Lavina Fielding Anderson was recently denied rebaptism into the Church of Jesus Christ of Later-day Saints. As background (from Jana Reiss):
Lavina Fielding Anderson was excommunicated from The Church of Jesus Christ of Latter-day Saints in 1993. Her excommunication was caused by her shining a light on what she called “ecclesiastical abuse” in the church. It was documented in a long, well-researched article in Dialogue: A Journal of Mormon Thought that chronicled how intellectuals and feminists were being disciplined by Latter-day Saint leaders for various things they wrote and said.
Anderson was not excommunicated because the incidents she documented were false; she was excommunicated for bringing them to light. In church lingo, this was “conduct unbecoming a member.” Her sin was naming the incidents, and calling them abuse.
Post-excommunication, she continued to be active in her Ward. Recently, her bishop and stake president suggested that she be rebaptized. That request was turned down by the highest officials in the LDS Church: the First Presidency.
Robert Kirby in sltrib.com related this experience that he had with Anderson and her family:
On March 23 of last year, Lavina and I were honored with lifetime achievement awards by the Association for Mormon Letters at a dinner in Provo.
During the evening, Lavina noticed me taking some pills. She asked if I was OK. I admitted that I was taking Lortab because I had blown out my knee a few hours before and was trying to not scream whenever I moved.
When the event ended, Lavina refused to let me drive home. She took my keys and gave them to her son Christian. He drove me home while Lavina and her husband, Paul, followed. They went out of their way to help someone who tried to talk them out of it.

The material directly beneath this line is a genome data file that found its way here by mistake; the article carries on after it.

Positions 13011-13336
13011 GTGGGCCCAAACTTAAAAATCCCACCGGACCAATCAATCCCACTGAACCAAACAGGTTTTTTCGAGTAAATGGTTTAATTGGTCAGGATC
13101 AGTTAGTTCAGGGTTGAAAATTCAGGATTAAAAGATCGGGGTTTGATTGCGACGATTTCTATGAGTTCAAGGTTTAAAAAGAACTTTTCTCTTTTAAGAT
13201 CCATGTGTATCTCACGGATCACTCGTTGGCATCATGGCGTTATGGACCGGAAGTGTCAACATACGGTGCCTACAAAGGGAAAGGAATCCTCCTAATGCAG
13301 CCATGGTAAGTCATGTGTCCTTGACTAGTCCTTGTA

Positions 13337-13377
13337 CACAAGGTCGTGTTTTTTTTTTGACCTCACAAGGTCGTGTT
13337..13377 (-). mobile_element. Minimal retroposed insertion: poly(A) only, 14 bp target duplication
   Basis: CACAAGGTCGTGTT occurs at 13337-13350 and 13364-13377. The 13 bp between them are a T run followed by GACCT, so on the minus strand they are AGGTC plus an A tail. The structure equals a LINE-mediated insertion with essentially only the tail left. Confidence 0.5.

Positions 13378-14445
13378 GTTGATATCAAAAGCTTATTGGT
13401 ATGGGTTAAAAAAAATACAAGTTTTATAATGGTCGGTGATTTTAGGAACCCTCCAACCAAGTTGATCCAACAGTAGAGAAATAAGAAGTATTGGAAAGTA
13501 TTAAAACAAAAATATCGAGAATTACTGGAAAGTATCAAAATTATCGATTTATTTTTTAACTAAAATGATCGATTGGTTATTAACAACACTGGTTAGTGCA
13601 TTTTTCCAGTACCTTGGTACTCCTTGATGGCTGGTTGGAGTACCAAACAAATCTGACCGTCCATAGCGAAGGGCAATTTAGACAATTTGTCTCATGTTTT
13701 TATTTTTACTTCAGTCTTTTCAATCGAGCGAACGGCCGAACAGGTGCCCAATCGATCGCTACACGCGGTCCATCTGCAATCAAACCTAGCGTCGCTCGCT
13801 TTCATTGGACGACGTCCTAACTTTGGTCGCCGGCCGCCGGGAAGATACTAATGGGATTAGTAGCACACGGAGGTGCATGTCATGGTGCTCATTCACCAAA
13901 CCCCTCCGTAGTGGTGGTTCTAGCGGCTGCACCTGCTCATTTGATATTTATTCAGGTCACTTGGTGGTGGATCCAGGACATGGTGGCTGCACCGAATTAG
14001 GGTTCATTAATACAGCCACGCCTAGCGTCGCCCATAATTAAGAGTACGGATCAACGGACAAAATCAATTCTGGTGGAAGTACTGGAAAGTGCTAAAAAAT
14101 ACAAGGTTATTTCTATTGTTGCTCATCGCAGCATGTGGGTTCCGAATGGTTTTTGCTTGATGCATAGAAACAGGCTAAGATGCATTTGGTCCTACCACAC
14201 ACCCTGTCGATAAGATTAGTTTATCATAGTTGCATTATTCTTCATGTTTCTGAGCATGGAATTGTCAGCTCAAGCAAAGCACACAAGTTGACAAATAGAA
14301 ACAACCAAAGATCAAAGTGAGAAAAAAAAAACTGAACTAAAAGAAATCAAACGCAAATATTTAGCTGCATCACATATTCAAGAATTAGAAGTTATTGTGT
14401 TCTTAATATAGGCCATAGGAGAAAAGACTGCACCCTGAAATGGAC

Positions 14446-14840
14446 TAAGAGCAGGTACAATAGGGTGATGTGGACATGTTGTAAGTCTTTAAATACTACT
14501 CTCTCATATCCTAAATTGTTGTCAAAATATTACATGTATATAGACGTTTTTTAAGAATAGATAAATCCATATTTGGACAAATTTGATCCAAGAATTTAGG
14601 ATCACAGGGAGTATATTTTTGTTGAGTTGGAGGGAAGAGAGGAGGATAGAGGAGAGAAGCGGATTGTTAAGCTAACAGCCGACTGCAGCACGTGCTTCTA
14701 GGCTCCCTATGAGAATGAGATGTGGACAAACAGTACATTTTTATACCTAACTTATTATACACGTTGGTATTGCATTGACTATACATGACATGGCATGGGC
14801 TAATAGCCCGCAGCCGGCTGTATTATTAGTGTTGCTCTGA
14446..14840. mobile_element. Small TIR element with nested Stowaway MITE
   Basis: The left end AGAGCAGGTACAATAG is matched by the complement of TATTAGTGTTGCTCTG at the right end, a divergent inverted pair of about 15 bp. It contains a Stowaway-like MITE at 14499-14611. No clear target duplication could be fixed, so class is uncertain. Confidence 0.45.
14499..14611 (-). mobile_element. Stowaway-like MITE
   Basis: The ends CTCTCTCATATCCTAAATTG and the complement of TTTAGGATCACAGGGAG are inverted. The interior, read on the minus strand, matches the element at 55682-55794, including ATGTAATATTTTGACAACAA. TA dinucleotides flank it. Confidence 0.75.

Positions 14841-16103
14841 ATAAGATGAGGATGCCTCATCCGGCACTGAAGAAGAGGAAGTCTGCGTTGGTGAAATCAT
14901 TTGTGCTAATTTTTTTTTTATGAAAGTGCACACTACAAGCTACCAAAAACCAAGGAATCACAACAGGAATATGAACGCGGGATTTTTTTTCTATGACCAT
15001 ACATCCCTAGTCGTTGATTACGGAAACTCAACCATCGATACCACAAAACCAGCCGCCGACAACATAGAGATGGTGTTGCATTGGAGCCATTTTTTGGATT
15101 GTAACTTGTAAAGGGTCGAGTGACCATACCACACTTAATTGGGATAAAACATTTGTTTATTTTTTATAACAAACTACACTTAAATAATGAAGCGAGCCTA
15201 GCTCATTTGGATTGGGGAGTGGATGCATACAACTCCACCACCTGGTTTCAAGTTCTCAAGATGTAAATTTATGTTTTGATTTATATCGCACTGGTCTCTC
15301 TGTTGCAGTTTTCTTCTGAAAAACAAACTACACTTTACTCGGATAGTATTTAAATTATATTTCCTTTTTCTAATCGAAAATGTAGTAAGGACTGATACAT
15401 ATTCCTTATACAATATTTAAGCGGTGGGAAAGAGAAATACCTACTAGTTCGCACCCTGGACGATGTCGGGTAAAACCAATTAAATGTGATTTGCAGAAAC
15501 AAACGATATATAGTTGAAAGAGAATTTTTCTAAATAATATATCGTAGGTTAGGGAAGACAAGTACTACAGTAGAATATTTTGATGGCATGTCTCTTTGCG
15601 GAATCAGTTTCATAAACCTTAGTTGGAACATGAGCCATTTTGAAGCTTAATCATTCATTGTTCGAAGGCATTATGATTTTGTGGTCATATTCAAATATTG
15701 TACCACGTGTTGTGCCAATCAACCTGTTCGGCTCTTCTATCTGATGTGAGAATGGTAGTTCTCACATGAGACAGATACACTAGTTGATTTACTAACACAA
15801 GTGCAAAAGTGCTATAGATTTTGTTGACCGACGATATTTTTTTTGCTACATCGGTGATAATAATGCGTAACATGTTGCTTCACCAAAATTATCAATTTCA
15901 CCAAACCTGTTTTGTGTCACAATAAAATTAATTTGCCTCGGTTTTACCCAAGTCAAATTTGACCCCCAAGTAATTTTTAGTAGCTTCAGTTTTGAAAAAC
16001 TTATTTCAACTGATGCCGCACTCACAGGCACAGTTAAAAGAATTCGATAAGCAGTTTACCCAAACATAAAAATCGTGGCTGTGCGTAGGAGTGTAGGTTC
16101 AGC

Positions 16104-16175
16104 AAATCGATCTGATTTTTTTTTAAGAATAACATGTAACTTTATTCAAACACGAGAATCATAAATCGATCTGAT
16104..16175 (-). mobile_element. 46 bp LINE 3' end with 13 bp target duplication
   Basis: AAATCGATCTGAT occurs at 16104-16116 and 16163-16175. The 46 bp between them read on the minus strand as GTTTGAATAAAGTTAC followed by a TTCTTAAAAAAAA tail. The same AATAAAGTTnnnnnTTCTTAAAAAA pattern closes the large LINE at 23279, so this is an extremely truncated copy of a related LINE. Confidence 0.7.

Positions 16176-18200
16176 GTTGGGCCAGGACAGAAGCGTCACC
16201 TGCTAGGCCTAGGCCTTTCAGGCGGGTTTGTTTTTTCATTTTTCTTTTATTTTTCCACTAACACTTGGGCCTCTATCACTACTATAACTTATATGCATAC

Here’s the sad part: Paul, who already wasn’t feeling well at the time, died later that evening of a heart attack. Lavina had spent some of the last hours with her husband making sure an incorrigible lout got home safely.
Excommunicated? Give me a break. That’s the kind of person I fully expect will make it to heaven.
I have only had one experience with Lavina. She edited a chapter that I had written for a book on Mormon transhumanism. She was very genial and made several very useful improvements to my draft. It was a pleasure working with her.
While the denial of Lavina’s rebaptism request is extremely disappointing, it is not the only problem here. The LDS leadership has consistently asserted that excommunications are orchestrated at the local level and not from SLC. This incident brings that assertion into question. Lavina was recommended for rebaptism by both her bishop and stake president. The LDS Church is much poorer for SLC’s decision.
Postscript: Lavina has a new book coming out next year. According to the Juvenile Instructor:
Lavina Fielding Anderson, Mercy without End: Toward a More Inclusive Church (Salt Lake City: Signature Books, 2020).
These eighteen essays span more than thirty years of Lavina Fielding Anderson’s concerns about and reflections on issues of inclusiveness in the Church of Jesus Christ of Latter-day Saints, including her own excommunication for “apostasy” in 1993, followed by twenty-five years of continued attendance at weekly LDS ward meetings. Written with a taste for irony and an eye for documentation, the essays are timeless snapshots of sometimes controversial issues, beginning with official resistance to professionally researched Mormon history in the 1980s. They underscore unanswered questions about gender equality and repeatedly call attention to areas in which the church does not live up to its better self. Compassionately and responsibly, it calls Anderson’s beloved religion back to its holiest nature.